Thursday, November 7, 2013

ECB's, RR's, UP Rewards, stacking, rolling... Coupon lingo explained...

Couponing is like a subculture. For some I think it's a little bit of an addiction... (ahem:cough:cough:me:cough:cough)

You almost get a high from that AWESOME deal that nets you $45 worth of shampoo and condioner for FREE. But I digress... there's a whole lingo in the world of coupon. The abbreviations alone can be overwhelming. So I'll keeo this post simple. Just a short, little... err... list of the most commonly used abbreviations...

BOGO or B1G1 - Buy One, Get One (followed by Free or % off )

BRP - Walgreens Balance Rewards Points

Blinkies - Little "machines" mounted on the edge of the shelf (usually with blinking lights, hence the name) that dispense coupons.

CAT - Catalina or a coupon that prints at checkout.

DND - Do Not Double

ECB - CVS ExtraBucks (see CVS 101)

ETS - Excludes Trial/Travel Size

GC - Gift Card or Gift Certificate

GM - General Mills (newspaper coupon insert)

HBA - Health & Beauty Aisle

IP - Internet Printable

MFR - Manufacturer

MIR - Mail-In Rebate

MM - Money Maker (the amount of the coupon exceeds the cost of the item resulting in "overage"... more to come on that later)

MQ - Manufacturer's Coupon

NED - No Expiration Date

OOP - Out of Pocket

OYNO - Off Your Next Order (as in Catalinas... again, more on that later)

P&G - Procter & Gamble (newspaper coupon insert)

PM - Price Match (SOME stores will price match another store's advertised price)

POP - Proof of Purchase

Peelies - Removable adhesive-backed coupons that are sometimes found attached to products

Q(s) - Coupon(s)

RA - Rite Aid

RP - RedPlum (newspaper coupon insert)

RR - Walgreens Register Rewards (see Walgreens 101)

Stacking - Using a store coupon in conjunction with a manufacturer's coupon on one item.

SS - Smartsource (newspaper coupon insert)

VV - Rite Aid Video Values Coupons

WAGS - Walgreens

WYB - When You Buy

YMMV - Your Mileage May Vary, (In essence sometimes a scenario will work for one person and not another. Individual stores within a chain an differ from state to state and even town to town)

UPR or +UP - Rite Aid +UP Rewards

NLA - no longer available

Extreme Couponing Debunked...

We've all watched it. TLC's "Extreme Couponing". We've all stared at our TV's in awe at women who walk out of their local grocery store with $347 worth of groceries for a mere forty-two cents. HOW did she do that???? And HOW THE HELL can I do it?? The answer is I probably can't. And you likely can't either. Well... maybe can't is the wrong word. We probably won't, at least not all of the time.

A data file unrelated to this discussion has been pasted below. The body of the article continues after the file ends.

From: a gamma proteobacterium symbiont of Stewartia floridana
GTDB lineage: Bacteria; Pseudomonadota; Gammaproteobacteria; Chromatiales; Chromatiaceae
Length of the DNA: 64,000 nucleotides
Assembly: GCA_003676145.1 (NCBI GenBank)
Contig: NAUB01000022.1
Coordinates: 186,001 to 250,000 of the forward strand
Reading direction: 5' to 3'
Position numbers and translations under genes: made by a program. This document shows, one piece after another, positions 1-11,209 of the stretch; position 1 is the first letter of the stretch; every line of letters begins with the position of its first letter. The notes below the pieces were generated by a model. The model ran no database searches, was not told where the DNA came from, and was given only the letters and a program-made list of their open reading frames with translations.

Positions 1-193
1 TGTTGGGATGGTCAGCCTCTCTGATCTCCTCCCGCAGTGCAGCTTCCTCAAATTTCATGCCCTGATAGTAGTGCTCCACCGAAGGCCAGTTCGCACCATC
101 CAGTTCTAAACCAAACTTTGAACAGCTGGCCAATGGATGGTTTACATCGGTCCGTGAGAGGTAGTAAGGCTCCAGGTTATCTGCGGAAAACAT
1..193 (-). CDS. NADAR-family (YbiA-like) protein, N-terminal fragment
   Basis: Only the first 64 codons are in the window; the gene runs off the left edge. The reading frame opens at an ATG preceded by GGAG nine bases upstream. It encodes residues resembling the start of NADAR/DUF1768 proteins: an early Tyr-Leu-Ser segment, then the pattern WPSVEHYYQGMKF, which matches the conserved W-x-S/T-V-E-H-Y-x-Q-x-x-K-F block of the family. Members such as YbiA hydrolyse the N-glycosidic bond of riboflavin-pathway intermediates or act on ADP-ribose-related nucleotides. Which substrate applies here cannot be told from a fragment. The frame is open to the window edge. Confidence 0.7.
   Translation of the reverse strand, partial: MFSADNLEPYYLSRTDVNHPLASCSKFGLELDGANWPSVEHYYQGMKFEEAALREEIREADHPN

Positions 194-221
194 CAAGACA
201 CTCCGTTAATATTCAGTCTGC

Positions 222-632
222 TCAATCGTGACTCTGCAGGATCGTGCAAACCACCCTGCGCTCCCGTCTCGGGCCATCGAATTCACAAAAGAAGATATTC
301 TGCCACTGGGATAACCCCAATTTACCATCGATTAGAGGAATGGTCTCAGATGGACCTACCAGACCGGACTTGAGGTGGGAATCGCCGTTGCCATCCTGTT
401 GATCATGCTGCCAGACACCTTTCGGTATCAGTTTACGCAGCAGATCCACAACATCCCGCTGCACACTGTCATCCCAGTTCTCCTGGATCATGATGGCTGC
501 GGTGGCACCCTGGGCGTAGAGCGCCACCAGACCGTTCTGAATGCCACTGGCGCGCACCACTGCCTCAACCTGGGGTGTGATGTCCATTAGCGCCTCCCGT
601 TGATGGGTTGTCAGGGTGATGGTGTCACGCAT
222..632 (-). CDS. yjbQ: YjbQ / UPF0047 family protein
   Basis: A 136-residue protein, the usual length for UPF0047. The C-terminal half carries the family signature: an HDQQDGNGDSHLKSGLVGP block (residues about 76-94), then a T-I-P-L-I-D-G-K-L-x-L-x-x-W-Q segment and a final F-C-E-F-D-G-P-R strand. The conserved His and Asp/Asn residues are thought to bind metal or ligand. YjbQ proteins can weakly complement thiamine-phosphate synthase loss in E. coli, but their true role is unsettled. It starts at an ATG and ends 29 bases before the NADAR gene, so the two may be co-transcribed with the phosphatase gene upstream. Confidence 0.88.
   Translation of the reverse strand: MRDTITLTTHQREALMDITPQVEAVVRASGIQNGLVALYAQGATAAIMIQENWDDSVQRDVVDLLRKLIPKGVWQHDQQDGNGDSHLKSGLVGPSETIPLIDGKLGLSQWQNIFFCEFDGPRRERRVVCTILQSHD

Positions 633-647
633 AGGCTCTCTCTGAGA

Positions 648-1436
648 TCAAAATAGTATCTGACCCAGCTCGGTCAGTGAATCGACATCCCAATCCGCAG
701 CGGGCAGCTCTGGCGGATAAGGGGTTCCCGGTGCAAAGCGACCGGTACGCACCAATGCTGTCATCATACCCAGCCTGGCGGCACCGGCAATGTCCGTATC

In order to coupon to that extreme, ALL of the time, you need to make it your full time job, in my ever so humble opinion. I don't have that kind of time. Nor that kind of patience. With that said it IS possible to get a whole lot of things at ROCK BOTTOM PRICES and... quite often... FREE. On a smaller scale then reality TV portrays. I'm not getting twenty-seven bottles of dish soap and thirty-six bottles of laundry detergent for free all at one time.

I DO get smaller quantities over several weeks and build up a good sized stock pile slowly. Every once in a blue moon I find a "money maker" or an MM in coupon lingo. A money maker happens when a coupon exceeds the actual cost of the item (which does happen). Most stores, in my experience, do not allow overages. They will adjust the coupon down to the actual cost. Whatever. Free is free.

If you're just starting out I HIGHLY recommend choosing one store at a time to master. Every store has different coupon policies which can be found on their web sites. I print these out and check them regularly to see if there have been any changes. If there are, I print them again and toss the old ones. I suggest carrying these with you in your binder or whatever vessel you choose to carry your coupons in. All too often store employees, including managers, are unfamiliar with their own coupon policies.

The level to which you want to take your coupon adventure will determine just how overwhelmed you'll be in the beginning. I have a large family. Six kids, four still living at home, two who drop in unannounced and an assortment of fur kids rounds out the bunch. I'm also divorced living on child and spousal support and a low paying job. So I've taken a more extreme approach than some of you may want, or need, too. And I COMPLETELY overwhelmed myself in the beginning. I tried to master CVS, Rite Aid, Walgreens... I nearly drove myself MAD. Learn from my mistake. Take a deep breath and take it one coupon at a time. :)